The targets of racism in Australia have changed -- Indians are now most often singled out rather than the past focus on people of East Asian descent, a new social study has found.
The study also found that public hostility towards Muslims is much greater in Sydney than Melbourne, by a factor of two to one, with immigrants far more dispersed across the capital. The findings show Sydney is home to a higher percentage of people born overseas than Melbourne.
The survey found that they are typically poorer and concentrated in fewer suburbs than those in Victoria.
According to the Sydney Morning Herald, the survey found that 29 percent of people in Sydney hold a negative view of Muslims, compared with 15 percent who hold a similar view in Melbourne.
The economy, the quality of politicians, and boats ferrying asylum seekers ranked as the three most serious problems facing Australia, the report said.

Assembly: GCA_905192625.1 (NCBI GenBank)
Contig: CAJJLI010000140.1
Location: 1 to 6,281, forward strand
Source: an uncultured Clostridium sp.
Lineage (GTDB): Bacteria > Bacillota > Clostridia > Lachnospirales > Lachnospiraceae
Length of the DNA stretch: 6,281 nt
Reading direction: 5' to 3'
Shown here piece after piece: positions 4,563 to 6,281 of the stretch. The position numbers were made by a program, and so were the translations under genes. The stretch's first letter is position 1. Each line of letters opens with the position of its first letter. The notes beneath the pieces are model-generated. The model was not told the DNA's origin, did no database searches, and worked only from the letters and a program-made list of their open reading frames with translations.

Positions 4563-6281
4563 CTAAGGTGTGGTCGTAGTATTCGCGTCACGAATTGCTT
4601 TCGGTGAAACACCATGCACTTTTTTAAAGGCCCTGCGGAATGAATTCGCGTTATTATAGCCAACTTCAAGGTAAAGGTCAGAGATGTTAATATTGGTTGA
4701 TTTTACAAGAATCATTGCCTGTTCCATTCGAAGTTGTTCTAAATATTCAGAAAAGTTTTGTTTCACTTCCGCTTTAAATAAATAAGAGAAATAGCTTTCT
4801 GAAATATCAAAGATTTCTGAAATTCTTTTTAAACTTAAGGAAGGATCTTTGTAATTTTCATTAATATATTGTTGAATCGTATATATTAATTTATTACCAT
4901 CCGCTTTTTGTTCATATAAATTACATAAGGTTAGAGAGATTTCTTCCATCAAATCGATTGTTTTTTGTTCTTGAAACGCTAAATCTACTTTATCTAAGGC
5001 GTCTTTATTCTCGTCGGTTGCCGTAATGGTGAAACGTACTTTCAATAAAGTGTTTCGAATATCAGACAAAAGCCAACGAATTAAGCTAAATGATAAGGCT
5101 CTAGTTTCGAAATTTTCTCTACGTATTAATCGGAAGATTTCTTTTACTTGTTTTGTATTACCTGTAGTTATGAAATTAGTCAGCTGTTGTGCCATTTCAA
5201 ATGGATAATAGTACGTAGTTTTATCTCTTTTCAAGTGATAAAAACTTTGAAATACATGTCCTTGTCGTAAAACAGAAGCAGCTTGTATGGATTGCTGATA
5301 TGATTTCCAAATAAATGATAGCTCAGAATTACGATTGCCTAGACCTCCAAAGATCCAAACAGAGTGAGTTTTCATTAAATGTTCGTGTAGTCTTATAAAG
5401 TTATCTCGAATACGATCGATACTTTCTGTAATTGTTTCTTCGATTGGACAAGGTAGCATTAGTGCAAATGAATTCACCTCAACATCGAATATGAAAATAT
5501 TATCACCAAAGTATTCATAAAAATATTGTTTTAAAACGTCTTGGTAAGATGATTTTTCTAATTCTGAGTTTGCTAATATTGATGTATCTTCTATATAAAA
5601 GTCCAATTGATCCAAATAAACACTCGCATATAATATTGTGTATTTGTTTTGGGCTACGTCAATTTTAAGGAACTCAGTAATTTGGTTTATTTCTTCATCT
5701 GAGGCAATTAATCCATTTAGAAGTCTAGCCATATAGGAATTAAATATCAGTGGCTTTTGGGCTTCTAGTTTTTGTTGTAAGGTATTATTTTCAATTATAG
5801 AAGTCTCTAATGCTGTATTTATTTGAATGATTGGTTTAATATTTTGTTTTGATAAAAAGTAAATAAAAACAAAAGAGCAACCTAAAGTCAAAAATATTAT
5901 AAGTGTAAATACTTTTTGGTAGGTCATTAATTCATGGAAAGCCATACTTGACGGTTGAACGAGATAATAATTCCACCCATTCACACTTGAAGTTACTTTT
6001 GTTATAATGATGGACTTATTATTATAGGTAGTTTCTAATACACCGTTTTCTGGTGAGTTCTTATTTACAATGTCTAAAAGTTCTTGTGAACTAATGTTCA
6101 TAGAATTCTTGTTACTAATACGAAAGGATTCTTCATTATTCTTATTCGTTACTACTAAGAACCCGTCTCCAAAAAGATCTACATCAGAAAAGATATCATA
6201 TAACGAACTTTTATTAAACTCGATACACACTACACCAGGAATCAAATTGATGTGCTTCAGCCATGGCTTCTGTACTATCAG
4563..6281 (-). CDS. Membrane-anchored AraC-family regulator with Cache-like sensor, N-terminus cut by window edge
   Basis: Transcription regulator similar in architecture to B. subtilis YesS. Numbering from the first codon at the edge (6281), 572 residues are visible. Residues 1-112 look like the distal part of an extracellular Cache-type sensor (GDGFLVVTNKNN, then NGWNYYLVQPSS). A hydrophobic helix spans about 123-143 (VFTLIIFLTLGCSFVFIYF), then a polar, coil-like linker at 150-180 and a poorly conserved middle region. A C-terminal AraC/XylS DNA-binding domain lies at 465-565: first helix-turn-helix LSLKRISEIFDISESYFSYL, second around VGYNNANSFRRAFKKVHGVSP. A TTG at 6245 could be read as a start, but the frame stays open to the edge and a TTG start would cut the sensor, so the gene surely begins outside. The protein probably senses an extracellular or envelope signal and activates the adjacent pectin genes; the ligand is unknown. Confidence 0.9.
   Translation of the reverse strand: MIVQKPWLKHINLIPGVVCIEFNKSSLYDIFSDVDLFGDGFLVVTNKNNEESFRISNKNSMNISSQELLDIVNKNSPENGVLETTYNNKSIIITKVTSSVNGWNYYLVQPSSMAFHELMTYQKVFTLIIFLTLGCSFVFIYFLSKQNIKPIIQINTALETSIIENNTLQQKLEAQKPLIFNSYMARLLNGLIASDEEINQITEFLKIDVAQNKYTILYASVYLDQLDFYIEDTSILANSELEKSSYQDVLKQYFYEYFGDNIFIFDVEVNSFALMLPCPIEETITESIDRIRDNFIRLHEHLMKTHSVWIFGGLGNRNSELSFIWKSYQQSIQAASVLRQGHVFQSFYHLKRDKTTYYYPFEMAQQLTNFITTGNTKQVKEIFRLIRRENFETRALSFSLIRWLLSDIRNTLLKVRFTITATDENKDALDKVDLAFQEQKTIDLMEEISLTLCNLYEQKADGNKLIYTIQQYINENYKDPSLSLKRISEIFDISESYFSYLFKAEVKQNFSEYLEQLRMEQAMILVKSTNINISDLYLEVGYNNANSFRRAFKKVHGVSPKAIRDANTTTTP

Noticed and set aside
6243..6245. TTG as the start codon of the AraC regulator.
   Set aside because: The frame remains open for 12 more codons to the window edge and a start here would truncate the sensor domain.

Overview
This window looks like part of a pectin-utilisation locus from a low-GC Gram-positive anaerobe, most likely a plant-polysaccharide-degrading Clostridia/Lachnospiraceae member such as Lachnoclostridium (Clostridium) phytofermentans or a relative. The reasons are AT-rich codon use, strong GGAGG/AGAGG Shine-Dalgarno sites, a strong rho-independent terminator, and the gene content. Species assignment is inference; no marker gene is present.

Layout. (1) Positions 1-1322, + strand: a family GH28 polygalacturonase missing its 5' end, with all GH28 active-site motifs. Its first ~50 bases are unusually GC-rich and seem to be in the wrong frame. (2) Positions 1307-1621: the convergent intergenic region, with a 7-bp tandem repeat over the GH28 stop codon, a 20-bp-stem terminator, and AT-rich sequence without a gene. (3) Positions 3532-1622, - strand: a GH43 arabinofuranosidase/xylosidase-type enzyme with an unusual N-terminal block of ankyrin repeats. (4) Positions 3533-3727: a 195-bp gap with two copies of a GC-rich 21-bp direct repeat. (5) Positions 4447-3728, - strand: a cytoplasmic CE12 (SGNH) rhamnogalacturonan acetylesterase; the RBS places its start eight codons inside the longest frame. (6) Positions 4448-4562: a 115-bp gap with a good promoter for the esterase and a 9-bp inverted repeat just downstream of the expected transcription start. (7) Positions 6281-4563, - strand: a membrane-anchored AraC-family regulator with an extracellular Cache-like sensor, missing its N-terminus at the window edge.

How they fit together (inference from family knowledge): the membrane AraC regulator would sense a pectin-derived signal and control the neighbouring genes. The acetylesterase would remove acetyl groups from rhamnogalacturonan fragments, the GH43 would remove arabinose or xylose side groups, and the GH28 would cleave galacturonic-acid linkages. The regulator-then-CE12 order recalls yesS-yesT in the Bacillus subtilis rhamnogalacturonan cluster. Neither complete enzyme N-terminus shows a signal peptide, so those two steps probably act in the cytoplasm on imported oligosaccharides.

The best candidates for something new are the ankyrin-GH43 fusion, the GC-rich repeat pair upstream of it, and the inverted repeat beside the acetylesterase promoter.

According to the report, most are convinced by the statement: "Australia is a land of economic opportunity where in the long run, hard work brings a better life" -- an optimism especially felt among people who speak a language other than English at home.
"Many immigrants are actually more positive about Australia than Australian-born because their reference point is where they come from," study author, Andrew Markus, said.
The survey found that nationwide, only 28 percent of Australian-born people felt unsafe walking alone at night, but the concern shot up to 50 per cent in the local findings.
According to the report, Hass Dellal, from the Australian Multicultural Foundation, said the split between Sydney and Melbourne on views of Muslims resulted from more work in Victoria to engage the Islamic community.